Anglophilia: Bake Off, Wallace and Gromit, Shaun the Sheep, River Cottage, and the Local Church

Anglophilia: Bake Off, Wallace and Gromit, Shaun the Sheep, River Cottage, and the Local Church August 3, 2016

David Russell Mosley

Description English: The Parish Church of St. John the Baptist Church, Beeston. Date 4 November 2006 (original upload date) Source Transferred from en.wikipedia to Commons. Author Andrewrabbott at English Wikipedia
Description
English: The Parish Church of St. John the Baptist Church, Beeston.
Date 4 November 2006 (original upload date)
Source Transferred from en.wikipedia to Commons.
Author Andrewrabbott at English Wikipedia

Ordinary Time
3 August 2016
The Edge of Elfland
Hudson, New Hampshire

Dear Readers,

Most of you have probably figured out by now that I’m something of an anglophile. You’ve also probably figured out that I’m something of a romanticizer, that is, I tend to romanticize things quite often. Knowing this about myself is important. It helps me keep from building things up in my mind so much that I’m disappointed by the reality. Still, after a youth of romanticizing England, I wasn’t really all the disappointed when I lived there. Sure, it was far from perfect, and I certainly didn’t live the idyllic kind of life I had fantasized about, but I loved it.

I still love it. Occasionally, I even indulge myself by watching particularly British things. Among my favorites are River Cottage and The Great British Bake Off (called The Great British Baking Competition here in the US). These shows capture something of the idyllic, village life that I have so romanticized. Bake Off has taken the village baking competition and turned it into a show. What’s more, it has appropriately expanded it by showing us not just little old British women and vicars wives, though it does include them, but men and students, native born muslims, and Eastern European immigrants. Two things I particularly love about this show are the slower pace of it and the benefits I often reap when my wife gets inspired by it to bake. No one on this show shouts. The music isn’t so intense that I feel like I’m watching an action show. Instead, I watch a bunch of friendly people from different walks of life come together and bake delicious food.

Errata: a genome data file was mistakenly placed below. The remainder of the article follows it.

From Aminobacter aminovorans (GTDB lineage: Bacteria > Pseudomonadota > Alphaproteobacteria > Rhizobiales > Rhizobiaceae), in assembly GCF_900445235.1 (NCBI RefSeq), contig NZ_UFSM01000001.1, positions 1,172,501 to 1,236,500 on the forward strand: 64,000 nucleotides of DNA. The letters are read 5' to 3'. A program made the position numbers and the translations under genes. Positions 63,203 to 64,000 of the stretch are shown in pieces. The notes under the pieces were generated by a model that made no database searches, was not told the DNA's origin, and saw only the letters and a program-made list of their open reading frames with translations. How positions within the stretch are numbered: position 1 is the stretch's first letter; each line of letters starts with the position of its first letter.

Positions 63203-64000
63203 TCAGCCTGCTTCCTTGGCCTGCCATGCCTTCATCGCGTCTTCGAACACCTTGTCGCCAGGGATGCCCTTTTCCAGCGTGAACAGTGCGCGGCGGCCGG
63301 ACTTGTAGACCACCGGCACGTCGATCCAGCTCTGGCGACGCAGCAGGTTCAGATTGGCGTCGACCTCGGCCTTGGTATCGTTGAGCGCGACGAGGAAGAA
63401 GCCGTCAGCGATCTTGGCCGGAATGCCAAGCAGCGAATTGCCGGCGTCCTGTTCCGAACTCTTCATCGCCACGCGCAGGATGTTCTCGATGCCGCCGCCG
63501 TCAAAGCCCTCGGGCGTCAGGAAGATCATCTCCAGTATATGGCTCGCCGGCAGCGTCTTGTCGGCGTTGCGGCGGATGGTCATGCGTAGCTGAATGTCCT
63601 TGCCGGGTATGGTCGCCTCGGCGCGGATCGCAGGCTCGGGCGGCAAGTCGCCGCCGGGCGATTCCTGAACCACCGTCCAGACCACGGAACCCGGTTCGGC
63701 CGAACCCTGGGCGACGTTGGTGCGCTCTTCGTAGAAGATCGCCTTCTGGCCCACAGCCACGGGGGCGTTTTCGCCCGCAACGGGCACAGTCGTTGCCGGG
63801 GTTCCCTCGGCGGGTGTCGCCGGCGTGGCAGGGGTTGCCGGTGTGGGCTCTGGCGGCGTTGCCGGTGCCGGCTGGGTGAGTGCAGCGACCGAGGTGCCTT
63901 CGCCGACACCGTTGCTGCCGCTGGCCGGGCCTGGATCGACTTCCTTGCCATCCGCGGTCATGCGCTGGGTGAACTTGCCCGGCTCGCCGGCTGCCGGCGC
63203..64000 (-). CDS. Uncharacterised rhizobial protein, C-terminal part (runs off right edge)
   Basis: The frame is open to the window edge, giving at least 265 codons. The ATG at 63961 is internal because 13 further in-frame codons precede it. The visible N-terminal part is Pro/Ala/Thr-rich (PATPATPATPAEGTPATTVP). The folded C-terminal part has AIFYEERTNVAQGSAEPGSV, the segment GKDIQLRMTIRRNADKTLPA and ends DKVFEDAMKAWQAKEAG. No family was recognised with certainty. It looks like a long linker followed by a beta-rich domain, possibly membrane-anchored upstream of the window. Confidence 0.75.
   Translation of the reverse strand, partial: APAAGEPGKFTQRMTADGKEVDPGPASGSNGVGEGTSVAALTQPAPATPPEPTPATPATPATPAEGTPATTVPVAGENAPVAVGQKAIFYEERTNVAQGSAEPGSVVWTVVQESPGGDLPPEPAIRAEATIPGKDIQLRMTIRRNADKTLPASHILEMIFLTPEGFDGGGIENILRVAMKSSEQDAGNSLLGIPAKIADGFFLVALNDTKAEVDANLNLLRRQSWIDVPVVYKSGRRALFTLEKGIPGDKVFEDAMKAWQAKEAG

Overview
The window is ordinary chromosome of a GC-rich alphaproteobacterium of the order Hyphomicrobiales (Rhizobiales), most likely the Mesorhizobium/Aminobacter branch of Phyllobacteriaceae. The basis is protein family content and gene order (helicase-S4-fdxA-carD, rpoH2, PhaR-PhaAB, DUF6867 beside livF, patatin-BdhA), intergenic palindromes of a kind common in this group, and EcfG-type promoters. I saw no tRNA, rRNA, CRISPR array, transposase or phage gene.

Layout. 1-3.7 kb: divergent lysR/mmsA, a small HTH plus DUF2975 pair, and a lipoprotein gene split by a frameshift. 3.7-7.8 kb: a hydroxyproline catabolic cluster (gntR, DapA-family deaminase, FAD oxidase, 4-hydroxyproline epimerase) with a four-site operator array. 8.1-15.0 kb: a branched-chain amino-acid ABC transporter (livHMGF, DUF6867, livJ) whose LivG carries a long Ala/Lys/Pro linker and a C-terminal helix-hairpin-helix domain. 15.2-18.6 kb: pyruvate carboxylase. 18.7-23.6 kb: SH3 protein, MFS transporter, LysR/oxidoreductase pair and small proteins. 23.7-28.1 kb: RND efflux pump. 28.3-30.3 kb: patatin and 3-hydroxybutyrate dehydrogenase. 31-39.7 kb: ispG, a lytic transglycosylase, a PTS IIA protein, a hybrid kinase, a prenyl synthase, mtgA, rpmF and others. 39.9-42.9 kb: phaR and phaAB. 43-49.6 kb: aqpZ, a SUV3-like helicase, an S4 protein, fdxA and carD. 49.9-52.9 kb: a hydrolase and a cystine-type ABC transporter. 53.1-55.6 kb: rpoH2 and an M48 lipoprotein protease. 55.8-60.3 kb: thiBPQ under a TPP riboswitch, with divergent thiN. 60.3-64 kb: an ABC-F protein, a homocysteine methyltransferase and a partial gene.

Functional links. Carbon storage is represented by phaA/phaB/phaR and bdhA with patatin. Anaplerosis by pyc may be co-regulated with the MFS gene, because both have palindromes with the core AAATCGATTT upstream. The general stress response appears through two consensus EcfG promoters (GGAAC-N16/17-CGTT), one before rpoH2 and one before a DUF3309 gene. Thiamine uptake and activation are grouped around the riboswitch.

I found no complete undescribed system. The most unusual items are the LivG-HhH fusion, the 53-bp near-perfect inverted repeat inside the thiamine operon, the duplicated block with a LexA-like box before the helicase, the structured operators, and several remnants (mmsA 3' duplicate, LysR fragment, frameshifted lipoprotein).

River Cottage, especially in the early seasons, shows a slightly dramatized version of the life of Hugh Fearnley-Whittingstall, a chef from London who has moved out to the country to live the life of a smallholder. He buys pigs to raise, grows all, or most, of his own veg and slowly expands from substance farming to selling his wares. One of the things I love about this show, other than the depiction of the kind of life I’d love to live, is how it frequently depicts village life. Whether Hugh is competing in a village pub’s nettle eating contest, or learning from a group of women how to clean a rabbit, or participating in local village vegetable competitions, everything exists to show us a more wholistic way of living, one that takes into account agricultural rhythms both in one’s personal and corporate life.

But it isn’t just shows for adults. Some of the kids’ shows and films are excellent as well. The film “Wallace and Gromit: Curse of the Were-Rabbit” has most of its conflict come from rabbits eating veg being grown by the villagers for an upcoming competition. Perhaps my favorite part of this film is that even the local church plays an active role. Particularly as purveyor of the myth of the were-rabbit. Shaun the Sheep is show my children and I love that focuses on the life of a farmer out in the country who grows vegetables, keeps rambunctious sheep (led by the eponymous Shaun), pigs, a bull, and more. I love watching this show because it reminds me of walking through the Peak District and seeing the small farms (and some large ones) everywhere.


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